Curb Ramps v. Ramps

October 30, 2009

Curb Ramps are not Ramps.  Oddly, there seems to be some confusion about this.

To keep it simple, if there is no curb, it’s a ramp.

But to answer all of those questions that go beyond “keeping it simple” print out 50 copies of CurbRampVRamps and glue them liberally to desks throughout your office.

Your coworkers will thank you.


The Problem with Handrail Extensions

September 2, 2009

This is the start of the world’s most boring graphic novel: HandrailExtensions

If you want an interesting graphic novel, I would recommend, Batman: Arkham Asylum, Moebius: Airtight Garage or The Watchmen.

Creative Commons LicenseThe Problem with Handrail Extensions by Jeromy Murphy is licensed under a Creative Commons Attribution-Noncommercial-Share Alike 3.0 United States License.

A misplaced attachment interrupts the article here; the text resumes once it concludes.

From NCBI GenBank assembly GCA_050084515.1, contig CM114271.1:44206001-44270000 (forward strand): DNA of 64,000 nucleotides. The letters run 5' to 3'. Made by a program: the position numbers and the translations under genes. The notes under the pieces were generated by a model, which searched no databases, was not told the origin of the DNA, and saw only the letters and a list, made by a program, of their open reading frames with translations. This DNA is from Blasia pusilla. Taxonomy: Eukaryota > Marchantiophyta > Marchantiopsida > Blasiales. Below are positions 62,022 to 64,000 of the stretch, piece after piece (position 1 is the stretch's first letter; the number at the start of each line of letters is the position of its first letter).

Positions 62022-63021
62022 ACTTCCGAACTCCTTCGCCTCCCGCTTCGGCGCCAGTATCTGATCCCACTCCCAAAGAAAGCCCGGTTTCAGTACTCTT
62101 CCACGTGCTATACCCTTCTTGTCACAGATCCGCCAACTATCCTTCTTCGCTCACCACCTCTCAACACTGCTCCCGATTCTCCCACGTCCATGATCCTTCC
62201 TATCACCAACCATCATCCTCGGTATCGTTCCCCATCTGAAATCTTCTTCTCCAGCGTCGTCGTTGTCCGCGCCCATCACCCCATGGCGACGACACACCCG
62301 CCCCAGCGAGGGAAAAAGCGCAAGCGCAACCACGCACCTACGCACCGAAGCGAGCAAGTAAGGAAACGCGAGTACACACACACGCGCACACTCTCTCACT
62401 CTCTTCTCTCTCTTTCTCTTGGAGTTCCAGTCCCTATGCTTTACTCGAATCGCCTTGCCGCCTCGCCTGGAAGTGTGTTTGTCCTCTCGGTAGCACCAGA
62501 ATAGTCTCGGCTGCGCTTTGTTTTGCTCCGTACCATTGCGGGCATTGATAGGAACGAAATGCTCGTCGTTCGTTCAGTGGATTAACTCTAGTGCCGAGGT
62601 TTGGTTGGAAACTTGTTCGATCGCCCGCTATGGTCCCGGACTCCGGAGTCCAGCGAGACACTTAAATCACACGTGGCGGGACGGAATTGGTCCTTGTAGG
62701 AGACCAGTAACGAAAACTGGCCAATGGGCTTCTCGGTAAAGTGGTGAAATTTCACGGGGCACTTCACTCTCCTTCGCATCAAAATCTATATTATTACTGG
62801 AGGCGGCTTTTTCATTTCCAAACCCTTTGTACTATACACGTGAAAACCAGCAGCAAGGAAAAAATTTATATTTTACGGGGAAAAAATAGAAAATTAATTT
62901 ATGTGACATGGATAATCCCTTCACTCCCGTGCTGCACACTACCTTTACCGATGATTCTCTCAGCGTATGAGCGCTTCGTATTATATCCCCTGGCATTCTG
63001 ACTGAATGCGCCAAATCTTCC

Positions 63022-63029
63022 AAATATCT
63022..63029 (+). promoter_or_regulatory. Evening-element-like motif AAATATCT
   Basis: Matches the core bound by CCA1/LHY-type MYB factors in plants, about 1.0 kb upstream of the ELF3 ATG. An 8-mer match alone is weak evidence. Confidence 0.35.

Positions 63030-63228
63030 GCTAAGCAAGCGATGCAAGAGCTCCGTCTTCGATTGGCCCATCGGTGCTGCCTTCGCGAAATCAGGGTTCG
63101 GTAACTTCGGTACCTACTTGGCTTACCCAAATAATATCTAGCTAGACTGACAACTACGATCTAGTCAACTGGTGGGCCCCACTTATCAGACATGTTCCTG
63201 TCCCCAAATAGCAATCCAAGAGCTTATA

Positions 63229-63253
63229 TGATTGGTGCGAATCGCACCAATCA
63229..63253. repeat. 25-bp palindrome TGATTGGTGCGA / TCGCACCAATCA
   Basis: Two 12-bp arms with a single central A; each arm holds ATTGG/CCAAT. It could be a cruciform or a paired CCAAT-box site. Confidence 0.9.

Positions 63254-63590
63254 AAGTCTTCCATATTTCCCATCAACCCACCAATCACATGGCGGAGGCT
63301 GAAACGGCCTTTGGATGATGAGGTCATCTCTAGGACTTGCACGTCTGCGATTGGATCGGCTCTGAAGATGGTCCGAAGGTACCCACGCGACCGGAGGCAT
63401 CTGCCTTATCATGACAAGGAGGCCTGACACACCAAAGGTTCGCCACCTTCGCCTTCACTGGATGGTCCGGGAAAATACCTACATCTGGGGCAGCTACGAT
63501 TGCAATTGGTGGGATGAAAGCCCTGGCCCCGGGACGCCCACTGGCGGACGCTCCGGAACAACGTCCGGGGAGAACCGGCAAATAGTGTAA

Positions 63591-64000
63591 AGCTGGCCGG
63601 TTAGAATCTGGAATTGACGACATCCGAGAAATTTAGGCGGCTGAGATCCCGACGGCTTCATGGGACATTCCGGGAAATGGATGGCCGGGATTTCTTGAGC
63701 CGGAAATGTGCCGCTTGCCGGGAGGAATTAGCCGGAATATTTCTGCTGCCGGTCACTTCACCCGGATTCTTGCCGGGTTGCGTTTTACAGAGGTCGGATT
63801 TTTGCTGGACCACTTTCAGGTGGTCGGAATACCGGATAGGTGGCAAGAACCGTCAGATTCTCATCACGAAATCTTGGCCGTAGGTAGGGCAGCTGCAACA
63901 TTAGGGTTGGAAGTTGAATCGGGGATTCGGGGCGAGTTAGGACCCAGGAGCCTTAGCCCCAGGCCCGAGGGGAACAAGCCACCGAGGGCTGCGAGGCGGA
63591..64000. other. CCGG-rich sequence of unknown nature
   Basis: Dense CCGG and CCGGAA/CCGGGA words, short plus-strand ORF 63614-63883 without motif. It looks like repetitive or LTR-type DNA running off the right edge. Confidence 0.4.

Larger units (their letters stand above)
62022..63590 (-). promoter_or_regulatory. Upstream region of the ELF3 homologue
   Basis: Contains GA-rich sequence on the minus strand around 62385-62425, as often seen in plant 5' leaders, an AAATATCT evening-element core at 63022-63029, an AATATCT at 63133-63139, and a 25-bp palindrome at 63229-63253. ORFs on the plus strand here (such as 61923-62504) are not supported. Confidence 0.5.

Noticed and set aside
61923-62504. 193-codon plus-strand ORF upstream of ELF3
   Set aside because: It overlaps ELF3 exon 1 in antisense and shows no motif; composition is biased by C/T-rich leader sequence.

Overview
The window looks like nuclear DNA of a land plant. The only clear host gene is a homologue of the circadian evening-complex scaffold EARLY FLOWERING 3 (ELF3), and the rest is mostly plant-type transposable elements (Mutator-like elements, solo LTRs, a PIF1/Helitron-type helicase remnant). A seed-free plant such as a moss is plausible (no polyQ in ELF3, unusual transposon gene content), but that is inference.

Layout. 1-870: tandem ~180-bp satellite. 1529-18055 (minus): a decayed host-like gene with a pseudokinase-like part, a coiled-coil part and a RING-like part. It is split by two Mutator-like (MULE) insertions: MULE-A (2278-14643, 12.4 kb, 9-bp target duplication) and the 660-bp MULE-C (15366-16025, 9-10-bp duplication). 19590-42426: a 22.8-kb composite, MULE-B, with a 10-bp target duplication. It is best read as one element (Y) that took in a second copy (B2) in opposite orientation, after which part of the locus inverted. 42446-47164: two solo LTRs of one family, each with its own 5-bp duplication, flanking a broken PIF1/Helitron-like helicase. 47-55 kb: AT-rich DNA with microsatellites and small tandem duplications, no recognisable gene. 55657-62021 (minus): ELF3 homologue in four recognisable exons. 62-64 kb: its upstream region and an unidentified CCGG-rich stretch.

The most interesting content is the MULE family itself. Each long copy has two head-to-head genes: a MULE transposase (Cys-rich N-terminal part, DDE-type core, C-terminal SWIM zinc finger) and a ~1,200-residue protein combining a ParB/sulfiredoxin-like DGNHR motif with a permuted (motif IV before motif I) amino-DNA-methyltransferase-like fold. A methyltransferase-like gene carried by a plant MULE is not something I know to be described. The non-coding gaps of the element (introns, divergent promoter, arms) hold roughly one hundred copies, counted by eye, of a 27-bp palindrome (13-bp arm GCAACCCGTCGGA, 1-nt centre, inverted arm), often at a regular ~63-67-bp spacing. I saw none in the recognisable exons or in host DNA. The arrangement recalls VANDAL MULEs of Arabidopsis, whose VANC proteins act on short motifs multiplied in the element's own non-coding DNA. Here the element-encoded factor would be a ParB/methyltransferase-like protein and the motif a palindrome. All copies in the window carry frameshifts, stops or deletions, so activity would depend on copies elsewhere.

Edge Protection

July 28, 2008

Accessible ramps and ramp landings require edge protection to prevent users from slipping off of the ramped surface.

TAS 4.8.7 Edge Protection. Ramps and landings with drop-offs shall have curbs, walls, railings, or projecting surfaces that prevent people from slipping off the ramp. Curbs shall be a minimum of 2 in (50 mm) high (see Fig. 17).

Accessible routes with slopes of 5% or less are not considered ramps and do not require edge protection even if there is a drop off.

Also, curb ramps do not require edge protection.

Remember, these standards are only a minimum requirement.  If you have a sidewalk with a drop-off that you believe could be a hazard, some sort of barrier may be advised.  Just be sure that you don’t create a trip hazard.

And, the building code will usually require guards when you have a drop-off greater than 30″.